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Drivers just grin and bear gas prices above $4
Chuck Mitchell gambled that driving from the Seattle area to Sacramento would be cheaper than flying.
His destination was the recent Autorama show at Cal Expo, where his wife was doing a professional photo shoot. Things did not work out so well.
"When I calculated the trip, gas was at $3.50 (per gallon)," said Mitchell, who was filling up his tank at the Shell station in Williams on Tuesday. Regular unleaded gasoline was $4.05 at the station.
He said he was surprised how quickly the prices escalated.
"It seemed the farther south we drove, the higher the prices got," Mitchell said.
Gas prices eclipsed the $4 mark in Colusa County over the weekend, and some projections have it going up another 60 cents per gallon by summer.
"We didn't spend as much money as we wanted to. We had to be careful where we ate, and we didn't do any shopping," Mitchell said of his trip to Sacramento.
That is not good news in Williams, especially since city officials are pushing for the local voters to continue a half-cent sales tax increase first approved in 2007.
The measure is expected to go on the ballot in November, and represents about $400,000 to the city's annual budget.
But that total will certainly be down if travelers along Interstate 5 can only afford to buy gas and are not stopping to spend money at motels and restaurants or retail shops.
Marlin Stafford, who was buying gas at the Chevron station in Colusa where a gallon of regular unleaded was priced at $4.05, said there was not much he can do about it.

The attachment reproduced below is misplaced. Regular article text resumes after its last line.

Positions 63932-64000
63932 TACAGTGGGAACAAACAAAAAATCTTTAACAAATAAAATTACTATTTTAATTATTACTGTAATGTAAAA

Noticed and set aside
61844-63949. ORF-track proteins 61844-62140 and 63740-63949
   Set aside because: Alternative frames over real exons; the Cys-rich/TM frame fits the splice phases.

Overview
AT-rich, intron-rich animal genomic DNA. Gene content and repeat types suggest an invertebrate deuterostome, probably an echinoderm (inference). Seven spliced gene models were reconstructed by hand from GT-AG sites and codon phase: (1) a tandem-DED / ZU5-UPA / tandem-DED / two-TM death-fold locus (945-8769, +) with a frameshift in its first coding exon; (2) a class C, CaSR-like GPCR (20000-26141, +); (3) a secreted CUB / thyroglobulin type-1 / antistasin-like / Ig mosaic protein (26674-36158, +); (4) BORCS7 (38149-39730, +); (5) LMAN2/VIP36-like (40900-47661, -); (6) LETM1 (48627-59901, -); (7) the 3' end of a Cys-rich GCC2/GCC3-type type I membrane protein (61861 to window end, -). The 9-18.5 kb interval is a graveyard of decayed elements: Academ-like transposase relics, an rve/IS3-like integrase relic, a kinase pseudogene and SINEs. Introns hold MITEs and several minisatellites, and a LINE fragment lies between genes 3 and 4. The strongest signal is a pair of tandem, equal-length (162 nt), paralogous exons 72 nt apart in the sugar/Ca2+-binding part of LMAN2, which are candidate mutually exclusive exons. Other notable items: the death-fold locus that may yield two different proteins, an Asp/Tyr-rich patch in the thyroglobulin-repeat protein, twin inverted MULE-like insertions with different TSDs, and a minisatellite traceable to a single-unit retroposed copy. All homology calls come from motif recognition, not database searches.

"Between the world situation and the oil companies, I think we are at their mercy," the Colusa man said. And he said there is not enough difference in the prices between one station and another to drive around to find a deal.
The gas prices are going to hit Christina Cervantes hard.
She travels from Sacramento to Colusa each weekend to take care of her mother, Mary, and takes a number of other people to doctor's appointments as part of her volunteer work.
She drives about 1,000 miles a month.
The difference between $3.85 per gallon and $4.05 per gallon, which she was paying at Chevron in Colusa, is $150 a month.
Kelcey Leverette of Redding, who was filling up in Williams, said that can be the difference in people being able to pay their bills.
"Every time the price goes up 15 cents, you put people in the poor house," said Leverette, who said he made the decision to move from the Bay Area to Redding three years ago, in part because of the price of gas and general cost of living.
"But it is something you deal with, just like everything else you deal with in life," Leverette said.
Cervantes agrees that complaining will not change things.
However, she believes the increase has more to do with politics than economics.
"I think politicians are getting a share of this, and I would like the Obama administration to do something to balance this out so people can afford to (pay their bills)," Cervantes said.
James Tefford of Woodland, who was getting gas in Arbuckle, said the United States should use its reserves to flood the market with more oil and force the prices down — at least in America.
"I don't expect that to happen because the oil companies spend a lot of money to make sure that doesn't happen," Tefford said.
"Every report I read said demand in the U.S. is down, so prices should be down." he said. "But, obviously, they are not, and the price of gas will keep me from traveling anywhere I absolutely don't have to go."